Pittsburgh Filipinos
Minor league affiliations
Previous leagues
Minor league titles
League titles (1)(1912)*
[*] – The Filipinos finished in first place during the USBL's inaugural season, which lasted only one month, with a 19-7 record.
Team data
ColorsBlack, gold (1912)[1][2]    
Green, silver[citation needed]    
Previous parks
Marshall Henderson
ManagerDeacon Phillippe

The Pittsburgh Filipinos were a minor league baseball club based in Pittsburgh, Pennsylvania. The team began play in 1912 in the United States Baseball League. The team played all of its home games at Exposition Park, located on Pittsburgh's Northside.[3] The Filipinos were named in honor of their manager, Deacon Phillippe, a former pitcher with the Pittsburgh Pirates and a member of their 1901, 1902, 1903 and 1909 National League pennant winning teams as well as their 1909 World Series championship team.[4]

The Filipinos finished in first place during the league's inaugural season, which lasted only one month, with a 19-7 record.[5]

In 1913, the team became a charter member of the Federal League, which was launched as an independent minor league. The club was renamed that season as the Pittsburgh Stogies after an earlier Pittsburgh team that played in the Union Association in 1884. The following season, the Federal League declared itself a major league, and the team would become known as the Pittsburgh Rebels.[6]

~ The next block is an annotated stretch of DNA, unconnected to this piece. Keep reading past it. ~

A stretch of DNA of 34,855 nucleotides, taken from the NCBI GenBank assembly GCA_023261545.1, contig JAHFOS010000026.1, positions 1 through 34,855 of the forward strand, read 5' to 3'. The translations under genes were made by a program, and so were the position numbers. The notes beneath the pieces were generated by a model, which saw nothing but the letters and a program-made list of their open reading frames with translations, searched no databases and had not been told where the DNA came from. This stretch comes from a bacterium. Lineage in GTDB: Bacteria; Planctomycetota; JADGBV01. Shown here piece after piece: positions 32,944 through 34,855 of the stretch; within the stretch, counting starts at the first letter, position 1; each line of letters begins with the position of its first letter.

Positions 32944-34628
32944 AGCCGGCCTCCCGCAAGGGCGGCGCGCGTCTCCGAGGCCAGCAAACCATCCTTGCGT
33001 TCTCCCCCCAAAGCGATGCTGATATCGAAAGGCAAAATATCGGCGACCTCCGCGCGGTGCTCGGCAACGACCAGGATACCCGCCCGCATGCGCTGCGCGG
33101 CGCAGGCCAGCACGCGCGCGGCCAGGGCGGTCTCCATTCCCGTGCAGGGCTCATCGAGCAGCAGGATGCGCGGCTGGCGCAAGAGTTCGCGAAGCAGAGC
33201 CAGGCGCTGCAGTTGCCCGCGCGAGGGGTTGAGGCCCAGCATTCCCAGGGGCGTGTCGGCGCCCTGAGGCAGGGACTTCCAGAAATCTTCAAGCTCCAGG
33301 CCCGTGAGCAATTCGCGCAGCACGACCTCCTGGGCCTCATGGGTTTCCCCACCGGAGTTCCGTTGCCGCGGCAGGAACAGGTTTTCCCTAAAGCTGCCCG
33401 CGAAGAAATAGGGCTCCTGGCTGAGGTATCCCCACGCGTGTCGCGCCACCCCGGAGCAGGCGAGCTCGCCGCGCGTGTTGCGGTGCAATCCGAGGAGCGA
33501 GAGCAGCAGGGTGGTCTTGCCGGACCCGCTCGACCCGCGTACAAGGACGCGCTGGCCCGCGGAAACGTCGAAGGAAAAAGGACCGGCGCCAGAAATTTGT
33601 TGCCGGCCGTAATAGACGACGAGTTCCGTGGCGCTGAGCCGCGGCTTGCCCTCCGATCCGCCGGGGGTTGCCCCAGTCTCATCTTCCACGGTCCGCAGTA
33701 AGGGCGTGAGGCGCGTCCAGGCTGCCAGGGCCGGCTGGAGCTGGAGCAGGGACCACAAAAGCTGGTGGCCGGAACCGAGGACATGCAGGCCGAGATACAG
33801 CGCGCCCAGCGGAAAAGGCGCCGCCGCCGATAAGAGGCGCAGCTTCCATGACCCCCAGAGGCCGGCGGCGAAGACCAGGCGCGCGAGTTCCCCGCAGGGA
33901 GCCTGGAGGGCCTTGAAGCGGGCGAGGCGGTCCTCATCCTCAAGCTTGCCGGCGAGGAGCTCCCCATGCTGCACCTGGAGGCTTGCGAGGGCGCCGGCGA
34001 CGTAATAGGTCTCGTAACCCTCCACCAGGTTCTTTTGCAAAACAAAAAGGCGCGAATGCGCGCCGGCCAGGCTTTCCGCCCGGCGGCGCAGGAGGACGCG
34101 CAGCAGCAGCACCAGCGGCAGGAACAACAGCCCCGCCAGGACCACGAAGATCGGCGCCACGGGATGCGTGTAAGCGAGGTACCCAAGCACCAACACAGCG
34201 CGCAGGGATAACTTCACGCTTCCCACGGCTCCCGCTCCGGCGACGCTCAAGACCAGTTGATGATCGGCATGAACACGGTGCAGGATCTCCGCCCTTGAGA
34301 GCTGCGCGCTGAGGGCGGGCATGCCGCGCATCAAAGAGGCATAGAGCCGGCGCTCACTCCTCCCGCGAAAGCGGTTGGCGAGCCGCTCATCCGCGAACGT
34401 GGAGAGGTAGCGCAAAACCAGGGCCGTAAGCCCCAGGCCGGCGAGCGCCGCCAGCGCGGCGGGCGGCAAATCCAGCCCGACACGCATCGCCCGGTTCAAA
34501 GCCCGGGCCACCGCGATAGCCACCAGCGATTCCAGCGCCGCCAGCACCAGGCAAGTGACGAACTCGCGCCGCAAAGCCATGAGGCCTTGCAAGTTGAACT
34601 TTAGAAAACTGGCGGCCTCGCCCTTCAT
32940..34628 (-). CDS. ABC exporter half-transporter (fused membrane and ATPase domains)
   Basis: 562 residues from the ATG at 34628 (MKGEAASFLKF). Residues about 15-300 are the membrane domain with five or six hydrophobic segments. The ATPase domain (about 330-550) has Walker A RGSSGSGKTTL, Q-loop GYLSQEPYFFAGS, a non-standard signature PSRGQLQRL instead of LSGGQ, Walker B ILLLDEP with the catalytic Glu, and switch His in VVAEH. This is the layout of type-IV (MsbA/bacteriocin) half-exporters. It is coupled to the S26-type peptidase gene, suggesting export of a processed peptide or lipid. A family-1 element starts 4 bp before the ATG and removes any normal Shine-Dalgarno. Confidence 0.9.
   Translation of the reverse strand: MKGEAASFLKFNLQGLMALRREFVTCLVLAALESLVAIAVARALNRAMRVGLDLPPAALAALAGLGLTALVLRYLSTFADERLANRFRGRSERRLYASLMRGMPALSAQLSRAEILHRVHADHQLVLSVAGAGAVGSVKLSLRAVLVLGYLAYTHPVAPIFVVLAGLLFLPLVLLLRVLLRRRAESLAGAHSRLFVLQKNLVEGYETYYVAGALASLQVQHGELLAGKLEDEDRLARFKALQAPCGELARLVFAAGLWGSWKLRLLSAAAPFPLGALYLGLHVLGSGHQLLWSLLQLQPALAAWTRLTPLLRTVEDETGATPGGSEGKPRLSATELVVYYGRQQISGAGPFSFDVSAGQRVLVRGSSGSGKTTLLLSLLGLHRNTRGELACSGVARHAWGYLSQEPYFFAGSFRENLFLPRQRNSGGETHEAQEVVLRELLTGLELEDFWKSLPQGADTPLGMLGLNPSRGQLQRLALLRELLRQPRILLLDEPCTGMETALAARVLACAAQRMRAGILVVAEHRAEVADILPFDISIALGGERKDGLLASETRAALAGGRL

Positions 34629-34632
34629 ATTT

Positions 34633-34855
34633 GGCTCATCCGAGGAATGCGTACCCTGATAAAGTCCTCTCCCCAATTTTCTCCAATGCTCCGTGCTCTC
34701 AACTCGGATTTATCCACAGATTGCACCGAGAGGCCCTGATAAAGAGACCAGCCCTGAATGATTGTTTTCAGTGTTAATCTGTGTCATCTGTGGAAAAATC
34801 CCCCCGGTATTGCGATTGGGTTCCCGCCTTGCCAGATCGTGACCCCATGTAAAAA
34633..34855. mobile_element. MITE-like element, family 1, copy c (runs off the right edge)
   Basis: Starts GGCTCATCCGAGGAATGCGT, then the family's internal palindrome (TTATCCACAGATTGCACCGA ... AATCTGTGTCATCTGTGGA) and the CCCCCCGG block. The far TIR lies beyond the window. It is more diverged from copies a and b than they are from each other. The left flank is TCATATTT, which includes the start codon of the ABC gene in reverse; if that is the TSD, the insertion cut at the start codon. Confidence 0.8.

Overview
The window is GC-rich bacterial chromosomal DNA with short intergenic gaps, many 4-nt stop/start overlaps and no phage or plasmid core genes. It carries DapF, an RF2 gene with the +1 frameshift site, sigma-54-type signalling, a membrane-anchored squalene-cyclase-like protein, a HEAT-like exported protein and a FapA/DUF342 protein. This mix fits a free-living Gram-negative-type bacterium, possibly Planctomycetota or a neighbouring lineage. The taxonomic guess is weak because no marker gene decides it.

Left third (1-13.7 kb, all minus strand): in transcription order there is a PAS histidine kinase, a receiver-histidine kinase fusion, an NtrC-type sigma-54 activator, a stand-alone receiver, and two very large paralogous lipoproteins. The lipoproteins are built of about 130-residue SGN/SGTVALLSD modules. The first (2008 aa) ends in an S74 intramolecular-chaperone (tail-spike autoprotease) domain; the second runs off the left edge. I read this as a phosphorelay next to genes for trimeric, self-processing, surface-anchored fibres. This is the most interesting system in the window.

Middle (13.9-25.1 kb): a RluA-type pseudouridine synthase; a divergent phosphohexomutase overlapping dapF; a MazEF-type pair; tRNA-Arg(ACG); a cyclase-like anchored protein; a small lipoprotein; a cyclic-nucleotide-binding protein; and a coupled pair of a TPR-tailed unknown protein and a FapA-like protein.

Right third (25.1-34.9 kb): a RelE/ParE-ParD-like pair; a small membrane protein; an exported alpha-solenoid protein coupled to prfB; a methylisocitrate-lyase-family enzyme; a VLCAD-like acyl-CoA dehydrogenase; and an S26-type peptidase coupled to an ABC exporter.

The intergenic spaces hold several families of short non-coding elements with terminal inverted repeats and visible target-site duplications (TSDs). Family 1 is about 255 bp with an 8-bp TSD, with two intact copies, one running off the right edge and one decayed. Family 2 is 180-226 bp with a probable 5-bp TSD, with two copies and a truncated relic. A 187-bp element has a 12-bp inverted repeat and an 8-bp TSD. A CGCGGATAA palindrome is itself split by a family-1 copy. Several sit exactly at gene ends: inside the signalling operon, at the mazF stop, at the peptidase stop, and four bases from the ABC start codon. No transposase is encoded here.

1. ^ "Pittsburgh's Official Colors Will Be Worn by New Ball Club". The Pittsburgh Post. April 27, 1912. p. 10 – via Newspapers.com.
  2. ^ "Fils' Lineup Is Selected". The Pittsburgh Post. June 29, 1912. p. 18 – via Newspapers.com.
  3. ^ Dave, Finoli; Bill, Ranier (2015). The Pittsburgh Pirates Encyclopedia (2 ed.). New York, N.Y.: Sports Publishing. ISBN 978-1-61321-719-1. Retrieved 6 December 2016.
  4. ^ Macgranachan, Brendan (January 8, 2010). "The United States Baseball League". Seemheads.com. Retrieved December 7, 2016.
  5. ^ Haerle, Rudolf K. "The United States Baseball League of 1912: A Case Study of Organizational Failure" (PDF). LA84 Foundation. Retrieved 2016-12-07.
  6. ^ Wiggins, Robert Peyton (2008). The Federal League of Base Ball Clubs: The History of an Outlaw Major League. Jefferson, North Carolina: McFarland. ISBN 978-0-7864-3835-8. Retrieved August 8, 2011.